All About the Old NH Statehouse
  • Print
Written by James L. Garvin


New Hampshire’s first state house has a long and strange history. It was built when NH was a British colony. George Washington spoke from the balcony. It survived all three downtown fires, only to be broken up and moved. It was almost rebuilt at Strawbery Banke. It rests now, in pieces, in a trailer in Concord, NH. And the story still continues. Here is the full chronology by the man who knows the building best.



SEE ALSO: The Day They Took the NH Statehouse

Portsmouth, NH
A complete timeline prepared by state historian Jim Garvin, NHDHR

18th century (scroll down)
19th century (jump)
20th century (jump)

New Hampshire was separated from Massachusetts by the King in Council..

The Province of New Hampshire emitted 25,000 British pounds in bills of credit to fund the new government and to undertake public works, including construction of a state house. The New Hampshire government continued to meet in rented rooms in Portsmouth taverns.

ROLLINSF 0401752
The house of representatives appointed Richard Jenness, Henry Sherburne, Jr., and speaker Meshech Weare a committee to join with a delegate from the council, to select a site for a state house, and to prepare a plan for the building.

John Downing of the council presented a plan for a brick state house to measure 30 by 80 feet.

The house of representatives voted that "the Parade, so-called, by the North meeting-House in Portsmouth . . . is the most suitable and proper place to set the said House upon, provided the Town of Portsmouth will consent thereunto."

The house of representatives voted to appropriate 2,000 pounds to build the state house, but voted that the materials be changed from brick to wood and that a cupola, shown on the plan, be omitted.

After several unsuccessful attempts to get Governor Benning Wentworth to assent to the house vote, the house increased the appropriation to 2,500 pounds new tenor and the governor concurred.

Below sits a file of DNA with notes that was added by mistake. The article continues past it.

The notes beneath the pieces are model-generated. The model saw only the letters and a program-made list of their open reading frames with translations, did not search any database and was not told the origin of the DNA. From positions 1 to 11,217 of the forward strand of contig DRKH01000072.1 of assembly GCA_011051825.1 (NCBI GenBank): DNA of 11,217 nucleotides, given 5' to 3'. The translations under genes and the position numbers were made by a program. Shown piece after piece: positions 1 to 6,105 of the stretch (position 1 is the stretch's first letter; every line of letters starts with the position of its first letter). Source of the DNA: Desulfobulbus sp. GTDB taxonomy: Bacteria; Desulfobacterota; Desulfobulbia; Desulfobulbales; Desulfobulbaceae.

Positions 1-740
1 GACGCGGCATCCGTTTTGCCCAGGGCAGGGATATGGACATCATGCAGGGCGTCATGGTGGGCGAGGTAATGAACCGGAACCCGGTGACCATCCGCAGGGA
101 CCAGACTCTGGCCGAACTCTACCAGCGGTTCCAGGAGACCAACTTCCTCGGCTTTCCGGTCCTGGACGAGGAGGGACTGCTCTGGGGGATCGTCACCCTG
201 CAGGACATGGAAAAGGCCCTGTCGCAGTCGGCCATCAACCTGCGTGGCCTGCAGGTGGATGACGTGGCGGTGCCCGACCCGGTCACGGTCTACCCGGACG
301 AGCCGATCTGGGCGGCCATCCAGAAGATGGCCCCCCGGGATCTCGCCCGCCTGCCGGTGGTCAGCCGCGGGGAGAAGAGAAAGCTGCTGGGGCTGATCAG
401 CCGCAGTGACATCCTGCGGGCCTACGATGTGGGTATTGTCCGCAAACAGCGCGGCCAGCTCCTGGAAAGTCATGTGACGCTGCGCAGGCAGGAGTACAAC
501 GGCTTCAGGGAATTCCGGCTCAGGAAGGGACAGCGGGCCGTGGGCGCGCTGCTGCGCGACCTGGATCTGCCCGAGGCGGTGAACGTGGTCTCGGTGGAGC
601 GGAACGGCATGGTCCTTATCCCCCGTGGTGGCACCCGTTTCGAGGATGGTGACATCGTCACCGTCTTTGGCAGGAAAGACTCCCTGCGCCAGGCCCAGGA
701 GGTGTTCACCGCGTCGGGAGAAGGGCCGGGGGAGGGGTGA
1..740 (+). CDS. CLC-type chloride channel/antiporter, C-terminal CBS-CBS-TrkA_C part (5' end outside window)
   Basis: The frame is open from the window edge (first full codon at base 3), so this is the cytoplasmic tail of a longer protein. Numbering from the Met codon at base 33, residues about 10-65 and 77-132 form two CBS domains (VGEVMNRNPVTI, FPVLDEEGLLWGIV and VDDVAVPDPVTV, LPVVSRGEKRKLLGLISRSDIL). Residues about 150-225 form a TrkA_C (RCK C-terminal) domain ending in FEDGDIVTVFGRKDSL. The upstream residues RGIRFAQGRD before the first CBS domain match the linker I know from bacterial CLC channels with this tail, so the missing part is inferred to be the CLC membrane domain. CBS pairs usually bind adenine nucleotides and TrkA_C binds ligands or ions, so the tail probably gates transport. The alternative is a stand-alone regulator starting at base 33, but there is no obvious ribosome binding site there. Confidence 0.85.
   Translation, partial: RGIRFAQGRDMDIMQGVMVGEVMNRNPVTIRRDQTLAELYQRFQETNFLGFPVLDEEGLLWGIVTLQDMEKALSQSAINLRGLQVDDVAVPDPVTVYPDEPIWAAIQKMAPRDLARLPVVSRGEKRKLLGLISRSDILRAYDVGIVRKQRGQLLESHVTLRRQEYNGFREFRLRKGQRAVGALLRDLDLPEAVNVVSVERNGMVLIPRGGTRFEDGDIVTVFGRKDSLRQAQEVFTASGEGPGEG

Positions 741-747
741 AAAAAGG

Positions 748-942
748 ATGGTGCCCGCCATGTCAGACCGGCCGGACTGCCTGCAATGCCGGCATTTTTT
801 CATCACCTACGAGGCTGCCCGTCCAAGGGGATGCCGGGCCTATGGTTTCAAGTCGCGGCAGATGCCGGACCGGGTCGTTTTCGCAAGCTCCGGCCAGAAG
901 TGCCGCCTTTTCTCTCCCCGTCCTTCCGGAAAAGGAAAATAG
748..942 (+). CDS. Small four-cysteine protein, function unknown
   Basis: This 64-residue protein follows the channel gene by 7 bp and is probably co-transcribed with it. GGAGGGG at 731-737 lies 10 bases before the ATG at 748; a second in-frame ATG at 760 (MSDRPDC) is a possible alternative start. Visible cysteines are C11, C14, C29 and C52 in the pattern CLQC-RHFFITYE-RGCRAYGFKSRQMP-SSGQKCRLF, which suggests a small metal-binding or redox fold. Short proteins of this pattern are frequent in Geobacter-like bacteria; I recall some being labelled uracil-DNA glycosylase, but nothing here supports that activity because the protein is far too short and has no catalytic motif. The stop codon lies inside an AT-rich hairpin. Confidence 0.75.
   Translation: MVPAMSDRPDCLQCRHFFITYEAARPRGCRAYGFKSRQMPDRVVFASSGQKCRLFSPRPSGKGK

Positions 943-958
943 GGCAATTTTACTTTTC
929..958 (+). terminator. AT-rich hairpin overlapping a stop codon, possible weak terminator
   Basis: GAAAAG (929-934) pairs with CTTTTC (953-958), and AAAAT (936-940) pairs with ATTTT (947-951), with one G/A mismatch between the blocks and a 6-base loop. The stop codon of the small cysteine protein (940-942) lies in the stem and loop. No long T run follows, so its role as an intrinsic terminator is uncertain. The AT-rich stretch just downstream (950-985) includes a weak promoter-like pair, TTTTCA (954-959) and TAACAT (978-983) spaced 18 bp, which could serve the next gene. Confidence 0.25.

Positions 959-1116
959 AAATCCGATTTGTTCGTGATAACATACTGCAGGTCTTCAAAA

Henry Sherburne, Jr., and Clement March.of the house joined Mark Hunking Wentworth (Governor Wentworth's brother) and Daniel Warner (Henry Sherburne Jr.'s father-in-law) of the council to form a building committee charged with contracting for "the building of said house [with] such person or persons as will build the same in the best manner."

Detail of artist conception of statehouse in Market Square / Bill Paarlberg1758
The committee advertised for bids to frame, raise, and finish the exterior of the building. A few weeks later, this invitation was followed by a second advertisement for completing the glazing, painting, and chimney, together with interior floors, partitions and plastering.

The building was illuminated with fifty pounds of candles to celebrate the capture of Quebec.

The first stage of construction was completed. Total cost was 3,773.3.0-1/4 pounds new tenor, leaving a deficit in the building fund of 1,273.3.0-1/4 pounds.

The building was furnished with chairs, tables, fireplace equipment, and writing supplies.

The house of representatives voted to complete the structure. The second phase of construction included the addition of stone steps at the two end doors, a cupola, a balcony at the eastern end on the second story, and a roof balustrade.

Protests against the Stamp Act were held at the state house.

NH's Gov. John Wentworth was inaugurated in the state house. Wentworth was an American by birth and ancestry, though a British subject like everyone else in New Hampshire.

The second phase of construction and finishing was completed.